Good Soil

 

 

 

 

In Matthew 13 Jesus tells us about a farmer who went out to sow seed.

As he was scattering the seed, some fell along the path, and the birds came and ate it up.

Some fell on rocky places, where it did not have much soil. It sprang up quickly, because the soil was shallow. But when the sun came up, the plants were scorched, and they withered because they had no root.

Other seed fell among thorns, which grew up and choked the plants.

Still, other seed fell on good soil, where it produced a crop—a hundred, sixty, or thirty times what was sown. Whoever has ears, let them hear.” (Matt 13:4-9)

There are a lot of ways to interpret this parable, but most of the time it’s presented as a story about the nature of soil… and we’re the soil.

As a kid, I listened in earnest when this parable was preached. You see, I really wanted to be good soil. But I could do the math well enough to realize the odds were against me, cause 3 out of 4 soils suck.

It seems 75% of all soil is in for some bad news.

But there was also good news, for 25% of us. And that was the gospel I was raised in.

A lot of those early formative prayers could be boiled down to “Dear God, I was bad soil again today, please help me beat the odds tomorrow, amen”

They were sincere prayers, the best I had, cause, again, it was my heart’s desire to be good soil.

I could spend the rest of this article breaking down all the teaching I received on the nature of bad soil in all its forms, paths, rocky and thorny. But what if this parable is not about the nature of soil, but is about a Sower and the transformative power of seed?

If God is Love, I imagine He would sow generously, everywhere, willy-nilly, just like the Sower; as if He had a measureless amount of seed, as if Love was a limitlessly transforming revelation.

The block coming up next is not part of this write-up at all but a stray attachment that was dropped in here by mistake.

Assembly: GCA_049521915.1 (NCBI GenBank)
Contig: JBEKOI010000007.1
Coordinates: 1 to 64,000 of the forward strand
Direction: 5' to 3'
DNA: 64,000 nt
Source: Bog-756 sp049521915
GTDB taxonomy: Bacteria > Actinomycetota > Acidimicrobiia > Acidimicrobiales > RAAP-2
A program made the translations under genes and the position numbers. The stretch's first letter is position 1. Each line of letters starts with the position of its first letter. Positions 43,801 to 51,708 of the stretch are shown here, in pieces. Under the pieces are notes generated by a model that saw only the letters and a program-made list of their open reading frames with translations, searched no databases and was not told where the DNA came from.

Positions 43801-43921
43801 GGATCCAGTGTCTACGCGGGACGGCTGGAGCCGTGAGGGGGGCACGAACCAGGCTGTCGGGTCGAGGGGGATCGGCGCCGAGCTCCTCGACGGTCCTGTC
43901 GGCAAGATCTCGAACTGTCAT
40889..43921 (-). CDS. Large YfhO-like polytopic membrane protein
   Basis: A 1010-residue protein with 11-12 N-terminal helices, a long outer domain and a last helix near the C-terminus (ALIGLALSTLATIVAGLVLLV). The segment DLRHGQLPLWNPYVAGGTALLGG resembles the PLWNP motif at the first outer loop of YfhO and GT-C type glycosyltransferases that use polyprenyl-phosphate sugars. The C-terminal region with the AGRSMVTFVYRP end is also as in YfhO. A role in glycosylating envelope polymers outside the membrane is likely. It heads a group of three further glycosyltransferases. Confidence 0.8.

What if life is a journey of transformation?

What if Love is the seed introduced to our delusions, deceptions, experiences, religious idolatries, ignorance, fear, shame, and unkind thoughts towards ourselves and others?

What if Love is the seed that challenges retributive thinking, dualism, elitism, bitterness, and control?

What if Love is a seed that confronts and invades the ego and every broken ideology of man, every sinful thought, belief, and action?

If God is Love, and He is, and if Love is reconciling the world to Himself not counting our poor soil against us, then maybe we could read this Parable as a story about the transformative nature of measureless Love…

“Some fell along the path…” isn’t that beautiful; Love sows on a path. And before the birds could consume it, Love changed the nature of the path; it became rocky soil. And in this rocky soil were signs of life.

“Some fell on rocky places…,” and before the sun had scorched its root system, Love had cultivated the soil and once again transformed it. In this weed-infested soil, everything grew.

“Other seed fell among thorns…” and even as the thorns ran rampant the soil was being transformed because “…the steadfast love of the Lord never ceases; his mercies never come to an end…(Lam 3:22) ” Because He makes all things new… (Rev 21:5).

Still, other seed fell on good soil, where it produced a crop—a hundred, sixty or thirty times what was sown…”

When you approach the Parable of the Sower through Christ’s reconciling work of the cross, you just might find yourself thankful for the generous nature of the Sower and remember in your own life the beautiful transformative power of seed.

“Whoever has ears, let them hear.”

 

 

Some of this article is excerpted from my forthcoming book, Leaving and finding Jesus
CLICK HERE to Pre-Order

Jason Clark is a bestselling storyteller who writes to reveal the transforming kindness of the love of God in a world traumatized by the religious abuses done in the name of the love of God. He and his wife, Karen, live in North Carolina with their three children, Madeleine, Ethan, and Eva.

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